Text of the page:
Making it official
Congratulations! Your proposal has been deemed eligible for award. There may be additional considerations to address before the Authorized Official may accept the award.
DHHS: National Institutes of Health "Just in Time"
The National Institutes of Health have a special pre-award phase called "Just in Time" to gather final documents prior to releasing an award notice and funding authorization. Specific items will be requested, namely:
- CITI Certification if dealing with research subjects
- Responsible Conduct in Research (RCR Verification)
- IACUC/IBC/PHSC/IRSC proof of protocol submission
To submit a protocol, login to the Protocol and Compliance Management database. We have a training presentation (ppt) on the protocol submission and review process if you need help.
Negotiating the Scope and Terms of Award
While most federal assistance comes with standard award terms and conditions, federal flow-through agreements where the College is a sub-recipient, federal contracts (acquisition), Interagency Personnel Agreements and non-federal agreements may contain terms that need to be adjusted in order to accept the award. Even in the case of federal assistance agreements there may be items that require additional attention, especially in the case of significant budget reduction. Some agencies require a budget impact statement to address the reduction in funds.
Note: If a budget has been reduced, the PI must work with the Sponsored Programs Administrator to submit a revised budget. If sub-recipients are involved, their budgets and scopes of work will need to be revisited as well. In the case of significant reduction (more than 10%), the PI should also consider how much of the proposed scope remains feasible given the limited financial support.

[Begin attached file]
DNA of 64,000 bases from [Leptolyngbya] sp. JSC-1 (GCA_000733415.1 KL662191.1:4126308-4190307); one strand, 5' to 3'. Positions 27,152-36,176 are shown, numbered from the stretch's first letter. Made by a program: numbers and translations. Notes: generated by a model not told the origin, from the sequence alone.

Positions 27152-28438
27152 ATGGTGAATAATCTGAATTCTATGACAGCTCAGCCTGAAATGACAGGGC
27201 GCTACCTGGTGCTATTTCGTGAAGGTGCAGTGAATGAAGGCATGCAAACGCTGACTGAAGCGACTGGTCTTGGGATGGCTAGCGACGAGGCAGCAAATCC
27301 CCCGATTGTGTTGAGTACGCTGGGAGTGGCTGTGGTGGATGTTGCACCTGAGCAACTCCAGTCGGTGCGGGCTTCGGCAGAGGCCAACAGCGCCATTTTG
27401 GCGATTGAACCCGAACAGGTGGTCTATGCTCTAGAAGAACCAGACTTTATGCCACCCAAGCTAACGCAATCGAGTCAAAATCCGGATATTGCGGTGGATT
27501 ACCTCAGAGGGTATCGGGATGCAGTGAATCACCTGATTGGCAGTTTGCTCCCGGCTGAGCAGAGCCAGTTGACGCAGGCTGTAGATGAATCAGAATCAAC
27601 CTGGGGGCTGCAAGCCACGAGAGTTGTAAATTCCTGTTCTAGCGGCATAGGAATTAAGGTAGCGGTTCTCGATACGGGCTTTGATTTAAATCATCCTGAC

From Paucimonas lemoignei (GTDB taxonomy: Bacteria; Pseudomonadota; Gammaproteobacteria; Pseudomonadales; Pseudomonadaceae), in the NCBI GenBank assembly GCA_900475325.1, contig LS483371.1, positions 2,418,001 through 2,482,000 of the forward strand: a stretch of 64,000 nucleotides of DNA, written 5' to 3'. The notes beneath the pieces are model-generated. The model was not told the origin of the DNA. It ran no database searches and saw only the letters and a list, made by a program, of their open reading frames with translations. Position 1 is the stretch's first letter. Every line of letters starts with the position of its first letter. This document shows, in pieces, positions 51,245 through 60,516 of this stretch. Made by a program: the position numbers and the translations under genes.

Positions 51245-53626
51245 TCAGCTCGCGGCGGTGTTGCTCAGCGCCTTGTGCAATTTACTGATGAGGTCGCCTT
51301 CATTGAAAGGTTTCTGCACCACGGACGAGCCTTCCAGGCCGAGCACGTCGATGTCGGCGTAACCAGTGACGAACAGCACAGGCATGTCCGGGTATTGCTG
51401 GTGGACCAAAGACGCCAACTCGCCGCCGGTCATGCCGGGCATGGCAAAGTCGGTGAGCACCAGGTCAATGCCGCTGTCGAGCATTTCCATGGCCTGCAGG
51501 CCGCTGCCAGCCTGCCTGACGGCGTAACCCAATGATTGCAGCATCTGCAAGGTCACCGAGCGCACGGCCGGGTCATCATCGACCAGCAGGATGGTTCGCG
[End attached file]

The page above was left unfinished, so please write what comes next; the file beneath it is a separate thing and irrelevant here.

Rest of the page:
Signing the Agreement
Many federal assistance awards are issued unilaterally, meaning the agency releases the funds under the assumption that by spending the funds, the recipient accepts the terms and conditions provided. Federal contracts may also be issued unilaterally. This underscores the importance of putting together a sound proposal- there may be no opportunity to negotiate after the fact.
Who signs an agreement? Both the Director of Sponsored Programs and the Associate Director of Sponsored Programs are authorized to bind the College to sponsored programs. In some cases, such as Jeffress Memorial Trust awards, the PI must also sign the agreement to convey acceptance of the scientific scope. Either the Director or Associate Director of Sponsored Programs must sign any lower-tier agreements, i.e. subcontracts or sub-awards.
Need to record expenditures during the negotiation period? For most federal awards, universities may incur pre-award costs up to 90 days before the start date of the award. Be forewarned - costs are incurred at the PI Department's own risk. If you need an advance account established, please work with your Sponsored Programs Administrator to set up the account for you. Establishing an advance account can pre-empt the headache of salary redistributions and Journal Vouchers when hiring help or acquiring goods needed to begin work on a project.
Issuing a Sub-award
Once the College has received and executed its award, the Sponsored Programs Administrator will work with the PI to issue any lower-tier awards. All subagreements (any lower-tier contract, grant, or cooperative agreement) must be signed by an Authorized Official of the College. PIs do not have signature authority on behalf of the institution. If the intended sub-recipient has never worked with the College before, a W-9 and Vendor Registration Form will be needed to set up the recipient institution in Banner.
Did you receive a check from the agency? Use this Check Deposit Form (doc) to have the funds credited to your grant account.